The H+ network

The H+ network

Scientific context

The H+ research observatory is a network of aquifer observatories. Aquifers are defined as heterogeneous, porous environments in which deep water is circulating. 

H+ is composed of six sites located in France and India and representing different types of aquifers: basement aquifers in Ploemeur (France) and Hyderabad (India), carbonate aquifers in Poitiers and Larzac (France), and alluvial aquifers in the Allier plain (France). In addition to these sites, there is the laboratoire souterrain à bas bruit (LSBB, low-noise underground laboratory) of Rustrel, established in the limestones of Provence (a former military site of the Albion plateau) at a depth of 400 m. The climate – from oceanic to tropical – and land use – from agricultural to forest to peri-urban areas – are variable. The H+ observatory has the dual purpose of providing long-term observation chronicles of variables characterizing the groundwater resource and to be an experimental platform to study water and matter transfers in heterogeneous environments.


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Starting year: 2002

Localisations: Brittany, Allier, Mediterranean, India

Keywords: data-models, karst, water cycle


Web site:

PI: Olivier Bour

Scientific questions

The H+ observatory aims to measure and model water and matter fluxes in the heterogeneous deep porous environment of the critical zone. By encouraging the coupling between measurements, theories and models, its main objective is to improve predictive tools on water resources. The main scientific questions of H+ are:

  • What is the role of deep flows in controlling hydrological and biogeochemical cycles in the Critical Zone?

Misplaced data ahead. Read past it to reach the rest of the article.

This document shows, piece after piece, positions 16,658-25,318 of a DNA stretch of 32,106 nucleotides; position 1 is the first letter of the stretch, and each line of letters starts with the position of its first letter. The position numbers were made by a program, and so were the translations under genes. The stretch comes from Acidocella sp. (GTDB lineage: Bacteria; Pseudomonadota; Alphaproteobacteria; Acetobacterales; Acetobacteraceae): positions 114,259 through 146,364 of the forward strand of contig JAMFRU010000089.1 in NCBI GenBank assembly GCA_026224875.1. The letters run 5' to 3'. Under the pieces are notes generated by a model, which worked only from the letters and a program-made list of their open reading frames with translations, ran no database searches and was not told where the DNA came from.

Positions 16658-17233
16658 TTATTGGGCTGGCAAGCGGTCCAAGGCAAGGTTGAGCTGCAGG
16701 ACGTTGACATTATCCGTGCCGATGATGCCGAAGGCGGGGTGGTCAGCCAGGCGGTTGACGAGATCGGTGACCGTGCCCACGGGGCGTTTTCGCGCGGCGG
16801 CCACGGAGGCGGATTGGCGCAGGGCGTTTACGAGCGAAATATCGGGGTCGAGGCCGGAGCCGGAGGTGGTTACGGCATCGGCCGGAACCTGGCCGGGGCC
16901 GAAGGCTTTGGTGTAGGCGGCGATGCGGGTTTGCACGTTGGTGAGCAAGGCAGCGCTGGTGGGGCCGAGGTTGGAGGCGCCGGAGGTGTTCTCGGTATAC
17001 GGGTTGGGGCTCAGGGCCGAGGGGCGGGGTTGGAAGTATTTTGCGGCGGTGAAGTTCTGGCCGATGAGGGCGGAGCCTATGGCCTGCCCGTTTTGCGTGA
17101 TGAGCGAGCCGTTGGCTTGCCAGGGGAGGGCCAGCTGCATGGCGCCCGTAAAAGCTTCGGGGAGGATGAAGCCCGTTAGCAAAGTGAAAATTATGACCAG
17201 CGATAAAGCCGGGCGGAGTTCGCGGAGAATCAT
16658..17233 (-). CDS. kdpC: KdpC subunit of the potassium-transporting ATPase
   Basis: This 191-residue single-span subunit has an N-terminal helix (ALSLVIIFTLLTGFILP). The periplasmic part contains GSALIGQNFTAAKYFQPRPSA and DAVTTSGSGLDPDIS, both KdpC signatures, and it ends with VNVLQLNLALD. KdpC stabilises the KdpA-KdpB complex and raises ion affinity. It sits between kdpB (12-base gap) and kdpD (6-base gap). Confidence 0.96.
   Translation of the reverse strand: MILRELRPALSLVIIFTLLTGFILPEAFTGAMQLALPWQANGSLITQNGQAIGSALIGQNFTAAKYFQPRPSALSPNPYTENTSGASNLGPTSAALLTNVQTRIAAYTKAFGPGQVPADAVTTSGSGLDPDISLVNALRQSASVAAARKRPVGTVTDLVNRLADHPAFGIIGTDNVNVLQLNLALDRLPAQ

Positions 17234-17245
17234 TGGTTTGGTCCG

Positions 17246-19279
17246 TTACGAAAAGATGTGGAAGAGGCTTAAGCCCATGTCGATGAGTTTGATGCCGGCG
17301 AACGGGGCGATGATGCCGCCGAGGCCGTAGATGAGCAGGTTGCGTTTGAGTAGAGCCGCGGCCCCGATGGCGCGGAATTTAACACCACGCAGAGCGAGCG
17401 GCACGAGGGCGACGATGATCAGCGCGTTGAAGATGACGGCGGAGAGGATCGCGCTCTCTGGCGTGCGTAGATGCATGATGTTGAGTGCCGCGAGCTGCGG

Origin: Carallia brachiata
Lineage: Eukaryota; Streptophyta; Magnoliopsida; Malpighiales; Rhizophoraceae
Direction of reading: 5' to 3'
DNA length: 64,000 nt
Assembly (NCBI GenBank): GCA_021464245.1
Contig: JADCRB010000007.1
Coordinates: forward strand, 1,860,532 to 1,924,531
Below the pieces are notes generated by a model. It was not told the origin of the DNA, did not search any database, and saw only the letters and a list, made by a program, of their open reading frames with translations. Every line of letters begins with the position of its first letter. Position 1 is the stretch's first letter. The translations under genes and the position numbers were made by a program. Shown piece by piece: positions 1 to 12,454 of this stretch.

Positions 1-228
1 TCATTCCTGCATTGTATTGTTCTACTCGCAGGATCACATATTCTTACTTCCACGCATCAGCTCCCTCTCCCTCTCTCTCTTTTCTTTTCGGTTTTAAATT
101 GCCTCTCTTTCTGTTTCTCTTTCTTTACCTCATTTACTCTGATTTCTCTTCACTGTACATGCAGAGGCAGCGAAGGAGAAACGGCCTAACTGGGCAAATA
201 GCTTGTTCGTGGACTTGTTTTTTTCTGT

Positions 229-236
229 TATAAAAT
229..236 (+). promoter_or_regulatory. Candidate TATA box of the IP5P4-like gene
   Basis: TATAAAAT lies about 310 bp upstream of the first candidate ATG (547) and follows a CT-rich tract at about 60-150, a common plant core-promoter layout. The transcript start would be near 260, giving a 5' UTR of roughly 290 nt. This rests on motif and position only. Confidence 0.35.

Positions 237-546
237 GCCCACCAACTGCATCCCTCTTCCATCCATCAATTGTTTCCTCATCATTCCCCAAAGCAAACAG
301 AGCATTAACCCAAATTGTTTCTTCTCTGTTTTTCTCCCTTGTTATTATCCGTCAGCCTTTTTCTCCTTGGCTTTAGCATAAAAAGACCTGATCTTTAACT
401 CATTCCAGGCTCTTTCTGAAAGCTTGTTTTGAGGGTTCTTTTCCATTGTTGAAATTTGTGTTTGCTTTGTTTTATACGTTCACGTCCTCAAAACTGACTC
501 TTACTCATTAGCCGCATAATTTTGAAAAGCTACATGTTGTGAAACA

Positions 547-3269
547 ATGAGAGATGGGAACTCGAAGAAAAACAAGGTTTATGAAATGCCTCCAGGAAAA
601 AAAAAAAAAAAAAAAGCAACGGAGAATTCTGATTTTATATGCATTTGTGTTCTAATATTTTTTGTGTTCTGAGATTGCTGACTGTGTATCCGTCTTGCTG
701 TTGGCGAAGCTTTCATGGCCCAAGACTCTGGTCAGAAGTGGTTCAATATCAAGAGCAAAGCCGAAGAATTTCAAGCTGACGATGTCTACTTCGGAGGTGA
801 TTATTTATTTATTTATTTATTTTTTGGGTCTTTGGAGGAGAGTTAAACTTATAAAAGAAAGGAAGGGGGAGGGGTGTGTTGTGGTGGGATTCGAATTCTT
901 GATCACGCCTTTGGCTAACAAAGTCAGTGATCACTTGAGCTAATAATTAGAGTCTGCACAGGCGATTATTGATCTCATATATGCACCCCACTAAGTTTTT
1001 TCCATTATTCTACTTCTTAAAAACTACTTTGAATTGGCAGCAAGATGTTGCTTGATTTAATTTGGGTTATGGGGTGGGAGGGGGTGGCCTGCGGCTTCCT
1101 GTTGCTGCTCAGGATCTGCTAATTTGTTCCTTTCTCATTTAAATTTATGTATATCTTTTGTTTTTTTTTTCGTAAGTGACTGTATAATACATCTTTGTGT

• How to characterize the links between rainfall recharge, river-water table exchange, and deep water upwelling?
  • What is the age of the deep water?
  • How do water circuits in fractured environments influence the development of deep or surface living communities?
  • What is the architecture of the Critical Zone and how does it condition its response to human (e.g. exploitation), climatic or tectonic forcing?

Sites and measured variables

To answer to these questions, the H+ network sites use both long-term observation and experimentation (tracings, hydrodynamic tests). A certain number of variables are measured on a current basis: main hydro-meteorological variables, piezometric level of water tables, geochemical monitoring of major elements in solutio and 3D architecture.

The H+ network sites are:

Ploemeur Guidel Observatory

The Ploemeur Guidel observatory is located in Brittany and is made of two sub-sites: the Ploemeur site (Morbihan) and the Guidel site. Ploemeur is an aquifer, exploited since 1991 and benefits from an oceanic climate, located in a fractured crystalline domain. It provides 1 million cubic meters per year for the supply of drinking water, permanently pumped for the town of Ploemeur, of nearly 20,000 inhabitants. The Guidel site is similar to the one of Ploemeur, but is not exploited because it is located in a coastal wetland, classified as Natura 2000.

Larzac Observatory

It is located in the region of the Grand Causses, south of the Massif Central. The karstic aquifer of Durzon represents a surface of 100 km² which feeds the spring of Durzon. This spring supplies the drinking water of the Aveyron part of Larzac. The observatory has a set of sites dedicated to gravimetric, inclinometric and hydro-geodesic observations, as well as a flow tower for evapotranspiration measurements.

The Poitiers Experimental Hydrogeological Site